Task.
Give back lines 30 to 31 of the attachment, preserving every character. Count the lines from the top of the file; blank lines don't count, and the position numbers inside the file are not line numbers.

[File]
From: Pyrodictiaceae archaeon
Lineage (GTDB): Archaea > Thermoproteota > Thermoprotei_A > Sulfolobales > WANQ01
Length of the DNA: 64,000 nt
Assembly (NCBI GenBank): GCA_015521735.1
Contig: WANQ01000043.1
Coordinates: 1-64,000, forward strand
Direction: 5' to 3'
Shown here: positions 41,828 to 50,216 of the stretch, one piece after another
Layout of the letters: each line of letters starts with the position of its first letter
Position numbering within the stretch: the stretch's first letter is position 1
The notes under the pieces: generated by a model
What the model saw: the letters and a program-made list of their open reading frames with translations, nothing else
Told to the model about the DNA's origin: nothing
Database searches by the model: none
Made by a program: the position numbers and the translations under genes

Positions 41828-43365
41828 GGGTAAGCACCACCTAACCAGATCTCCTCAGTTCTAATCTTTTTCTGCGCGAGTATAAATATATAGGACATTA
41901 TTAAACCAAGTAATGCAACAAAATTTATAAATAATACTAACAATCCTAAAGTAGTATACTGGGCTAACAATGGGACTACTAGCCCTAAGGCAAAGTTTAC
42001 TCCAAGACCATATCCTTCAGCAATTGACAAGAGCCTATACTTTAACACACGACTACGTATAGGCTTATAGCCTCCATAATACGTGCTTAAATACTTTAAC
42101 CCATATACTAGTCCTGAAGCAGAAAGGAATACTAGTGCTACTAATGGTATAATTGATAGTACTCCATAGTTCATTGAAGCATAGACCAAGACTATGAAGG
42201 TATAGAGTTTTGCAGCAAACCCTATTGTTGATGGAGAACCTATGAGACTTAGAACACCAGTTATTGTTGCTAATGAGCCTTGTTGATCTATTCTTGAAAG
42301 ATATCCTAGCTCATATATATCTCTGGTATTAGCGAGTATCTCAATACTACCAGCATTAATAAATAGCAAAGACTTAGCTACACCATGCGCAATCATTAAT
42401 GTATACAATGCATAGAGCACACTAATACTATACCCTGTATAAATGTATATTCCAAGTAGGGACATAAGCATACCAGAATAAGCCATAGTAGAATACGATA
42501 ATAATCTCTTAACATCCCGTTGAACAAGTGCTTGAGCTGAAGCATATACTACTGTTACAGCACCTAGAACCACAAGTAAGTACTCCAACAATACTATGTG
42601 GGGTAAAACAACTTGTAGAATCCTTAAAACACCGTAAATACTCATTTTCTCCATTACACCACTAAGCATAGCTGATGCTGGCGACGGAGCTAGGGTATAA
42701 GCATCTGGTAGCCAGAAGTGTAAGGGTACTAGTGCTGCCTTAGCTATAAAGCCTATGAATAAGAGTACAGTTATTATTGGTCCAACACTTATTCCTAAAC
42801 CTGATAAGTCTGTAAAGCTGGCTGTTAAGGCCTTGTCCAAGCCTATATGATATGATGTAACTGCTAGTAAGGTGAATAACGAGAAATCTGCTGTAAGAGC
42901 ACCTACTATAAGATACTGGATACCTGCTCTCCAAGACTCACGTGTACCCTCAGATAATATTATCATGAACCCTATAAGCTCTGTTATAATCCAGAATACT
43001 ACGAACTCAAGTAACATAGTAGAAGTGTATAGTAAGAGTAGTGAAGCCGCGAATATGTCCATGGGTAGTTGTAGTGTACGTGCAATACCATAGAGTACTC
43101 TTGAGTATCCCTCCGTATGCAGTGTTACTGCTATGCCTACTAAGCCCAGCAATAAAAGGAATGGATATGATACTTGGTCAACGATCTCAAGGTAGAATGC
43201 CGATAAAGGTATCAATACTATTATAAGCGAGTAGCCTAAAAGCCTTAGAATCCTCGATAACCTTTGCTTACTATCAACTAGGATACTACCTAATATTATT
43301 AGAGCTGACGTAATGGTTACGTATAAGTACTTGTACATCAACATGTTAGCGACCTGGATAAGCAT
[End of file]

43101 TTGAGTATCCCTCCGTATGCAGTGTTACTGCTATGCCTACTAAGCCCAGCAATAAAAGGAATGGATATGATACTTGGTCAACGATCTCAAGGTAGAATGC
43201 CGATAAAGGTATCAATACTATTATAAGCGAGTAGCCTAAAAGCCTTAGAATCCTCGATAACCTTTGCTTACTATCAACTAGGATACTACCTAATATTATT